We build our lives around choices. Everyday we decide where we want to eat, what we should watch, who we date, what we wear and how we’ll get from point A to point B. Sometimes we make the right choice and it pays off. Other times, we’re so scared of making the wrong decision that we can’t come to a consensus at all. So we let someone else do the work for us, or rather, something else.
Algorithms were designed to understand and anticipate our behaviors. They can be applied to just about anything—social media, GPS, streaming devices. By using data science, ecommerce clothing sites can calculate how likely we are to buy certain items based on what we’ve previously purchased. What they can’t predict, however, are things like personal style, body type and budget. No quiz is going to know that certain pants might make you look taller or what exactly you should pack for your Caribbean vacation.
What you really need is a stylist, not someone who is going to escort you around the mall or a computer system inspired by Cher Horowitz’s closet. You need someone like Worth. Emerging almost 30 years ago as a direct-to-consumer clothing brand, the company now has two lines—Worth New York and W by Worth—in which they design, produce and sell all their own inventory exclusively through their network of hands-on stylists. In essence, they are cutting out the middleman, allowing them to develop personal relationships with customers and giving them access to the most luxurious, high-quality products out there.
Worth was founded in 1991 by Jay Rosenberg and Caroline Davis on the principle of selling clothing and accessories in a personal, in-home setting. Think Avon, minus the makeup. But the two didn’t set out to necessarily create a fashion company. Worth was intended as a platform for women to earn extra income not as sales reps, but as “stylists.” The now President of Worth, Kelly Collins, first came onto the team as a stylist herself, and has since worked her way up the company ranks.
“I started in this business when I was 26 years old while I was working in the insurance and marketing world. On the side, I was always dabbling in fashion to a point where I attended a trunk show with my mom. I became a Worth stylist and it really morphed into a passion for empowering women to look and be their best selves,” Collins told me.
“What we’re looking for is a woman who has a love for fashion, or she may not even know yet that she does. For me, it’s more about the woman who is looking for an entrepreneurial opportunity, and that opportunity just happens to be selling beautiful, luxury fashion. It’s less about her pedigree and what design school she came from. So many women, myself included, came from banking, insurance or were lawyers—it’s about following their entrepreneurial spirit.”
A Worth stylist has the opportunity to invite clients into their home following each seasonal showcase, which happens four times a year—fall, winter, summer and spring. Alternatively, stylists can take shoppers around the New York City showroom (if they’re in the area) or now, thanks to Worth’s newly developed app, they can provide users with hand-picked looks 24/7. During a one-on-one styling session, stylists are trained to consider things like the client’s body type, shape, likes, dislikes and ask informative questions such as: What are your needs? Do you have any events coming up? Any vacations? Is this something you need for work?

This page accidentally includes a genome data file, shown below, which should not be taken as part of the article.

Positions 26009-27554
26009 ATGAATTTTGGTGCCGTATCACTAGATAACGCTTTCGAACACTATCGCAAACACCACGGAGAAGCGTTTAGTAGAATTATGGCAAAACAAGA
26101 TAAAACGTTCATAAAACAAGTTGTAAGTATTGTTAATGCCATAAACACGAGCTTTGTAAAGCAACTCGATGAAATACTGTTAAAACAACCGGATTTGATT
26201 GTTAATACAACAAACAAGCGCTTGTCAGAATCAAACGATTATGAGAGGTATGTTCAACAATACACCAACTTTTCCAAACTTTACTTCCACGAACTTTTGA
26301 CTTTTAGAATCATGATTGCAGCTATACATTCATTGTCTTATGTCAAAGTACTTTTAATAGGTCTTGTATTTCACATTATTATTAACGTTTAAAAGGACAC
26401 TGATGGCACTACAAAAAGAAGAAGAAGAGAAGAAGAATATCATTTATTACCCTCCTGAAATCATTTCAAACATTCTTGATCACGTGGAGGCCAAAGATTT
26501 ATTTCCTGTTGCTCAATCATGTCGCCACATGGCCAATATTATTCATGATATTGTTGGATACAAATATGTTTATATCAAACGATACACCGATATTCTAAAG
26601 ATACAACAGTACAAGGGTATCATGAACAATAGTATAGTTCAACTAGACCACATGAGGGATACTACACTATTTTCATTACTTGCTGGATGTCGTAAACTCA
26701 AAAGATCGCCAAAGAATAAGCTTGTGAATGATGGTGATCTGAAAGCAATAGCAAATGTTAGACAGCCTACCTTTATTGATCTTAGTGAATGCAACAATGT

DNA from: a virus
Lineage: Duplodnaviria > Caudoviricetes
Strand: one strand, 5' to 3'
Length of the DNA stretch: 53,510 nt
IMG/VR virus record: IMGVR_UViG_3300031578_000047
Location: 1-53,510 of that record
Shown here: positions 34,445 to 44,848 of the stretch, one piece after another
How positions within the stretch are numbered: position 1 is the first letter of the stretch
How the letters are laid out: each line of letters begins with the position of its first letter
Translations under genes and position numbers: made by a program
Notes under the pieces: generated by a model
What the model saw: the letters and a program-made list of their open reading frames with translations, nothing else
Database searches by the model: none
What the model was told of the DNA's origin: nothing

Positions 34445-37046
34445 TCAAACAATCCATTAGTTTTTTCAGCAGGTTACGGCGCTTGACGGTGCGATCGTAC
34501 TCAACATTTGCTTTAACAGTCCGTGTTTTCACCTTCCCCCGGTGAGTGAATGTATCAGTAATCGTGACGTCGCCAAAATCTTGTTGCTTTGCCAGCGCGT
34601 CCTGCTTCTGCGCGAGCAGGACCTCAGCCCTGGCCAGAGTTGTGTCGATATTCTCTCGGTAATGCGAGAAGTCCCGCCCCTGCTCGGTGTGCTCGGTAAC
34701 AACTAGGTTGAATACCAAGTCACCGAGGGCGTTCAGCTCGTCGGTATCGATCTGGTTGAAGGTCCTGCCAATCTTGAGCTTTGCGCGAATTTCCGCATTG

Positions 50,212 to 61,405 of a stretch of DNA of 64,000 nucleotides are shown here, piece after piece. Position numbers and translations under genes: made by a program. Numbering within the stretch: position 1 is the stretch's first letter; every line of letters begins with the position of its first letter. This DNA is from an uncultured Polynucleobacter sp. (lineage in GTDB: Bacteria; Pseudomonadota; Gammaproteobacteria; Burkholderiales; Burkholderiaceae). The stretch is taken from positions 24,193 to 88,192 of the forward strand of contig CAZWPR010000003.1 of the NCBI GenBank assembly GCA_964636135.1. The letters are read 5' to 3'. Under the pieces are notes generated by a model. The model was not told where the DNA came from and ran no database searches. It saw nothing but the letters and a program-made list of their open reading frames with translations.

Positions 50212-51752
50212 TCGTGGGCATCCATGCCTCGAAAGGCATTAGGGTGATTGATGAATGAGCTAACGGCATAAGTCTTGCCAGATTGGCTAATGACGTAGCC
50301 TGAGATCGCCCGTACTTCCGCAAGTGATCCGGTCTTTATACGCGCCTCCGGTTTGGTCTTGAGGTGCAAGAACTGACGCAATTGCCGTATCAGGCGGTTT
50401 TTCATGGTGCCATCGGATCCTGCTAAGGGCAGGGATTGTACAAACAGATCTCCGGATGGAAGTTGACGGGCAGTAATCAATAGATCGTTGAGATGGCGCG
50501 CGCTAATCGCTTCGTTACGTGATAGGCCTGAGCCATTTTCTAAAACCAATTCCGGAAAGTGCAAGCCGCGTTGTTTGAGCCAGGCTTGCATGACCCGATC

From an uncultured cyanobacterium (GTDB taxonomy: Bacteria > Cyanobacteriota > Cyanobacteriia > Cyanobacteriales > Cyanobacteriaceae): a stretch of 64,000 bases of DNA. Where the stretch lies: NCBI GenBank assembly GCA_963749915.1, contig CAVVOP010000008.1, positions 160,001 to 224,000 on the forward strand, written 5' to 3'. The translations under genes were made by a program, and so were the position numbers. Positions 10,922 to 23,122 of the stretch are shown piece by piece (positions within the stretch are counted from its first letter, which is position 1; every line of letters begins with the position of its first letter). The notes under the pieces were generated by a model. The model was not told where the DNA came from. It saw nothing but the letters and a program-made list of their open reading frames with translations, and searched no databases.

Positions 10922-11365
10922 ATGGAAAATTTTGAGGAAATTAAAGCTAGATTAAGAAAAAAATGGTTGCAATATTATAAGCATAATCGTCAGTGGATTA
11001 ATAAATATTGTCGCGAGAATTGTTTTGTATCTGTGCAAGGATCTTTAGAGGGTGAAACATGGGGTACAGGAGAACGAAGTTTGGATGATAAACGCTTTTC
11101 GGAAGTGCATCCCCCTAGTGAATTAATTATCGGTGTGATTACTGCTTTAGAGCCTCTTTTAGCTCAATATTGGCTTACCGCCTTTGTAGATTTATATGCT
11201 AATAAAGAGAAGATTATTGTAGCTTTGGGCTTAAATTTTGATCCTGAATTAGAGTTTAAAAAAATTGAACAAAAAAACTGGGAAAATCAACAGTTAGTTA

When it comes to actually organizing the clothes and creating an outfit, Collins considers that the easy part. “For us, becoming a stylist means we’re going to train them on the fit of our clothes, the merchandising, how things go together, our fabrication. So we’re really training them on our products, and in turn, we produce a collection that’s so accessible that it becomes very easy for a stylist to style her client.” Whether ordering online, through the app or via the stylists themselves, the clothes are then directly shipped to your door.
The client is also given a choice between which line they’d like to shop from based on their budget and personal style preferences. Worth New York is the company’s high-end label, while W by Worth is their more contemporary line. Collins explained, “Worth New York is our luxury, more sophisticated collection so that’s where you’re going to see sumptuous suedes, leathers and fur pieces. All of our fabrics are bought from the same mills where the couture houses are buying them.”
Their New York-based design team which includes designers, pattern makers and fabricators alike are responsible for translating what’s hot on the runway into wearable looks for the everyday woman. Collins refers to it as being “inspired by trends but not trendy.” Both lines offer the classics such as simple white blouses, perfectly tailored blazers and recently, the company introduced denim into their collections.
For Worth New York’s Fall 2018 line, they were inspired by everything from the intrepid spirit of Amelia Earhart seen in their expedition-esq leather pieces to prep school plaid and soft neutrals like tones of agave and pops of lavender opal. W by Worth channeled 1970s Boho-chic with flared hemlines, striped tops, high waisted pants and the season’s boldest color—buttercup.
Where Worth’s strength lies is in their personal connection to the client. To put it simply, Worth has what algorithms want. And although the retail industry industry has been experiencing a transformative time, it’s refreshing to know that meaningful customer relationships will never go out of style.